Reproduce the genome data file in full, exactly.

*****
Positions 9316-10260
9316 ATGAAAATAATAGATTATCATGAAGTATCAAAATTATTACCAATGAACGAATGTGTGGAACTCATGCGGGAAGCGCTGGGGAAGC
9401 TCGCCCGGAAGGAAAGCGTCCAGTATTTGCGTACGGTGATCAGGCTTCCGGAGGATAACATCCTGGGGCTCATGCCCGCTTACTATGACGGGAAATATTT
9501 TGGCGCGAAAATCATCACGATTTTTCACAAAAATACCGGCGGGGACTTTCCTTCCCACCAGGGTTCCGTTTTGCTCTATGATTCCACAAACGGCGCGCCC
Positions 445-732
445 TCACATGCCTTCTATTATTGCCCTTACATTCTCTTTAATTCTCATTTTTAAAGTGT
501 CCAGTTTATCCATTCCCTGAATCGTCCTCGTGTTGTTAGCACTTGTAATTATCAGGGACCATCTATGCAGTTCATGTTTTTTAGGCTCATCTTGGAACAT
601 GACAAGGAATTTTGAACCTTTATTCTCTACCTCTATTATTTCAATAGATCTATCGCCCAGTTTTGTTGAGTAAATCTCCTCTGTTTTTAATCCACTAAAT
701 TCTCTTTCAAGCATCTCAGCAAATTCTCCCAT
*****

Positions 9316-10260
9316 ATGAAAATAATAGATTATCATGAAGTATCAAAATTATTACCAATGAACGAATGTGTGGAACTCATGCGGGAAGCGCTGGGGAAGC
9401 TCGCCCGGAAGGAAAGCGTCCAGTATTTGCGTACGGTGATCAGGCTTCCGGAGGATAACATCCTGGGGCTCATGCCCGCTTACTATGACGGGAAATATTT
9501 TGGCGCGAAAATCATCACGATTTTTCACAAAAATACCGGCGGGGACTTTCCTTCCCACCAGGGTTCCGTTTTGCTCTATGATTCCACAAACGGCGCGCCC
Positions 445-732
445 TCACATGCCTTCTATTATTGCCCTTACATTCTCTTTAATTCTCATTTTTAAAGTGT
501 CCAGTTTATCCATTCCCTGAATCGTCCTCGTGTTGTTAGCACTTGTAATTATCAGGGACCATCTATGCAGTTCATGTTTTTTAGGCTCATCTTGGAACAT
601 GACAAGGAATTTTGAACCTTTATTCTCTACCTCTATTATTTCAATAGATCTATCGCCCAGTTTTGTTGAGTAAATCTCCTCTGTTTTTAATCCACTAAAT
701 TCTCTTTCAAGCATCTCAGCAAATTCTCCCAT